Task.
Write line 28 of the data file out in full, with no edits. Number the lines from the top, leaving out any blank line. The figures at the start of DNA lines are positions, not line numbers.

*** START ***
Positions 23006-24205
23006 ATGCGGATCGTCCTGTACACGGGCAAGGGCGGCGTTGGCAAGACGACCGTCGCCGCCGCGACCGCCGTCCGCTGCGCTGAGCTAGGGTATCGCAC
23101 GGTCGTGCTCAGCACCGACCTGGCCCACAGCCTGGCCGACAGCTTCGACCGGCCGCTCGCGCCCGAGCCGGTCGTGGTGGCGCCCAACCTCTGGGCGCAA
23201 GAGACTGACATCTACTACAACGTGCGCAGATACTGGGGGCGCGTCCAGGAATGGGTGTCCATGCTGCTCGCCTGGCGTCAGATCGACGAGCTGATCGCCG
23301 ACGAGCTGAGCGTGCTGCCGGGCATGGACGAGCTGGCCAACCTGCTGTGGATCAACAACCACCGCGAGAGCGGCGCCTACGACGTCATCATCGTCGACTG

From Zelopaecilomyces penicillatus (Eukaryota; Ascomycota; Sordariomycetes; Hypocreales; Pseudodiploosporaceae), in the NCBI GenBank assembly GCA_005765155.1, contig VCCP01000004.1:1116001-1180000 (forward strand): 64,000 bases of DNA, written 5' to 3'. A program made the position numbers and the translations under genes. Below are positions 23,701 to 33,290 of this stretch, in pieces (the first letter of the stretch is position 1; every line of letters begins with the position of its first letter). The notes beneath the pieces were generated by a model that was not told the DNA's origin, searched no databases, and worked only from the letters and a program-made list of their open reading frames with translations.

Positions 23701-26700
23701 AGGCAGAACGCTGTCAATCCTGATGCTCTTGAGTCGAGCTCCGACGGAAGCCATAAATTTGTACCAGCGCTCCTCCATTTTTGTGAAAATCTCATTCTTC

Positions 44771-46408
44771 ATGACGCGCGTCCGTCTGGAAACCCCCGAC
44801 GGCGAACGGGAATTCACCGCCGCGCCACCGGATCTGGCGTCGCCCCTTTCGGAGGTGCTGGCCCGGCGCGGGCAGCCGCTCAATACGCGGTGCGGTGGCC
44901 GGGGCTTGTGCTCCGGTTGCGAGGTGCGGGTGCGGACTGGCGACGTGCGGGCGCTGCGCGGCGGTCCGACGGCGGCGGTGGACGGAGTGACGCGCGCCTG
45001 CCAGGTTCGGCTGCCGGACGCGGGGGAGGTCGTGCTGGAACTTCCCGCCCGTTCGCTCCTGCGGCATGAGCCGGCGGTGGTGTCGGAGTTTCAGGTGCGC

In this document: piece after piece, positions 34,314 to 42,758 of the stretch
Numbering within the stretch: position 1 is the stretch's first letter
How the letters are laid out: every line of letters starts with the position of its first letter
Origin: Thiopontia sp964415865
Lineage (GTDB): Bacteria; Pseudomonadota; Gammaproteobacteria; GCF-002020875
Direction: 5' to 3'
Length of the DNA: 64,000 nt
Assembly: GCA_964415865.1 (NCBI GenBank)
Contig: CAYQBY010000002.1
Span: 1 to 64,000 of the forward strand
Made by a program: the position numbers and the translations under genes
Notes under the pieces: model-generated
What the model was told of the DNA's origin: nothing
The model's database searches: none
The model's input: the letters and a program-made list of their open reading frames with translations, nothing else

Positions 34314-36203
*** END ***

The model's input: the letters and a program-made list of their open reading frames with translations, nothing else